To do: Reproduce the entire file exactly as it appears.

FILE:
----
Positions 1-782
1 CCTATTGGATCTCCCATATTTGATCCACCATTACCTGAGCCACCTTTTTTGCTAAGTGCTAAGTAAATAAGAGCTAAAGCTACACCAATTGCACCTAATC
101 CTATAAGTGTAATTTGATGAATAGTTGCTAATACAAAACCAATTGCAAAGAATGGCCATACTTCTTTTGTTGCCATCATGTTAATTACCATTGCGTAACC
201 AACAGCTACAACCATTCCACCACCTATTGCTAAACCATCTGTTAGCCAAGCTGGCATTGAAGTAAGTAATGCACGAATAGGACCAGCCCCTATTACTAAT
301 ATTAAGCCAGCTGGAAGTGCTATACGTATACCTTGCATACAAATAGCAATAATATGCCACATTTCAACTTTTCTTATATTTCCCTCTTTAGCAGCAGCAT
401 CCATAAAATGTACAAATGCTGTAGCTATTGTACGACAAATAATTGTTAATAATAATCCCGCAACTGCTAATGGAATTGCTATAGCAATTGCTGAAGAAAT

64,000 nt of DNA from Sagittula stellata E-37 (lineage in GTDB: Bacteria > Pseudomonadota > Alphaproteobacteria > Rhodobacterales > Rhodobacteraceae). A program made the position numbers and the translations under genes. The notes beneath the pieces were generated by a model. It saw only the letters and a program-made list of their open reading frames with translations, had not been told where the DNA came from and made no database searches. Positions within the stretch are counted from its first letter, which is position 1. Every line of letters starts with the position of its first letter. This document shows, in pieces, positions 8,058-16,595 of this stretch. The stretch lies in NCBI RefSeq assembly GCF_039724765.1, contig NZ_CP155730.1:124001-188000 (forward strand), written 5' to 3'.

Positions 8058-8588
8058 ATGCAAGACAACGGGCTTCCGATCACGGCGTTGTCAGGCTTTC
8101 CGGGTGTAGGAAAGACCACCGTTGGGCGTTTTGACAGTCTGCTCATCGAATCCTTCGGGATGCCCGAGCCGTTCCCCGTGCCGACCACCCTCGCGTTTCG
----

Positions 1-782
1 CCTATTGGATCTCCCATATTTGATCCACCATTACCTGAGCCACCTTTTTTGCTAAGTGCTAAGTAAATAAGAGCTAAAGCTACACCAATTGCACCTAATC
101 CTATAAGTGTAATTTGATGAATAGTTGCTAATACAAAACCAATTGCAAAGAATGGCCATACTTCTTTTGTTGCCATCATGTTAATTACCATTGCGTAACC
201 AACAGCTACAACCATTCCACCACCTATTGCTAAACCATCTGTTAGCCAAGCTGGCATTGAAGTAAGTAATGCACGAATAGGACCAGCCCCTATTACTAAT
301 ATTAAGCCAGCTGGAAGTGCTATACGTATACCTTGCATACAAATAGCAATAATATGCCACATTTCAACTTTTCTTATATTTCCCTCTTTAGCAGCAGCAT
401 CCATAAAATGTACAAATGCTGTAGCTATTGTACGACAAATAATTGTTAATAATAATCCCGCAACTGCTAATGGAATTGCTATAGCAATTGCTGAAGAAAT

64,000 nt of DNA from Sagittula stellata E-37 (lineage in GTDB: Bacteria > Pseudomonadota > Alphaproteobacteria > Rhodobacterales > Rhodobacteraceae). A program made the position numbers and the translations under genes. The notes beneath the pieces were generated by a model. It saw only the letters and a program-made list of their open reading frames with translations, had not been told where the DNA came from and made no database searches. Positions within the stretch are counted from its first letter, which is position 1. Every line of letters starts with the position of its first letter. This document shows, in pieces, positions 8,058-16,595 of this stretch. The stretch lies in NCBI RefSeq assembly GCF_039724765.1, contig NZ_CP155730.1:124001-188000 (forward strand), written 5' to 3'.

Positions 8058-8588
8058 ATGCAAGACAACGGGCTTCCGATCACGGCGTTGTCAGGCTTTC
8101 CGGGTGTAGGAAAGACCACCGTTGGGCGTTTTGACAGTCTGCTCATCGAATCCTTCGGGATGCCCGAGCCGTTCCCCGTGCCGACCACCCTCGCGTTTCG